The commission is telling operators of 13 additional disposal wells – operating in a radius of six to 10 miles from the Cushing quake activity – to prepare for possible cutbacks.

The October earthquake was hardly the first warning sign near the Cushing depot. A peer-reviewed study published in September concluded that faults in... Read More >

Sacramento Bee: Time to stop secrecy for water guzzlers

Water agencies across the state won’t tell us who’s guzzling the most water, even when some people are using millions of gallons a year in the middle of the historic drought.

The Sacramento Bee says it’s time for that to stop. In an editorial titled “California’s water hogs need a little sunshine,” the newspaper last week called on legislators to end an exemption in the state’s public records law that allows water agencies to shield the names of its biggest residential users.

The editorial came in response to a Reveal investigation showing that at least 365 households in the state used at least 1 million gallons of water in a year. The largest known water guzzler used 11.8 million gallons – enough for 90 families.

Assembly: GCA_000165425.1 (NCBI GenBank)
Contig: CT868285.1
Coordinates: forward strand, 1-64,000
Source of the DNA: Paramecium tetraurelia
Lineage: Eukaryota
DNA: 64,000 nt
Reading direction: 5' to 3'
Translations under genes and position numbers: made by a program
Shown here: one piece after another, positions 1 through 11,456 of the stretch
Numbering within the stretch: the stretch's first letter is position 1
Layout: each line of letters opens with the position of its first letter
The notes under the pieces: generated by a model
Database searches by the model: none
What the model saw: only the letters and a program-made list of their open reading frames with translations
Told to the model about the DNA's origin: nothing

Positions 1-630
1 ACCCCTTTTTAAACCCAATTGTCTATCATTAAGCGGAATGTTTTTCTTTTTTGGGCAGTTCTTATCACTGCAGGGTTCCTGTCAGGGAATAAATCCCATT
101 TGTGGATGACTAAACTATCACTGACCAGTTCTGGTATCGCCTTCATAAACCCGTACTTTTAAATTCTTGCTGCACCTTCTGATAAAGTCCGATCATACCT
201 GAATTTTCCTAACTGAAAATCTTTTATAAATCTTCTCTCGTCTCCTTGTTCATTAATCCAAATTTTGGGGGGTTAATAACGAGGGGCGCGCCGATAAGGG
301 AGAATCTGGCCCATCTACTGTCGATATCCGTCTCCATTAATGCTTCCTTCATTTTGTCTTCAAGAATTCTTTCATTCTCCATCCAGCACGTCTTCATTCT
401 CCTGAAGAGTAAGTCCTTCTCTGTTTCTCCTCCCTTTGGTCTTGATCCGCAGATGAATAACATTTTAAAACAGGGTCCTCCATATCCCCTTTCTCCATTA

As previous Reveal reporting showed, Palo Alto city officials advocated for creating the exemption in 1997 in order to protect the privacy of tech executives. The Bee says the law raises basic questions of fairness:

Privacy is an important right. But there should be no exemption to the Public Records Act because a person might be embarrassed. If attention shames extreme water wasters in curtailing use, the public would benefit. The alternative is that the rest of us get the message that we aren’t in this together, after all.

The city of Sacramento not only refused to release the names of its biggest water users, but it also wouldn’t provide our reporters with basic data unless we paid $557 for programming.

The Bee penned another editorial this week demanding that the city... Read More >

The toll of displacement, told through images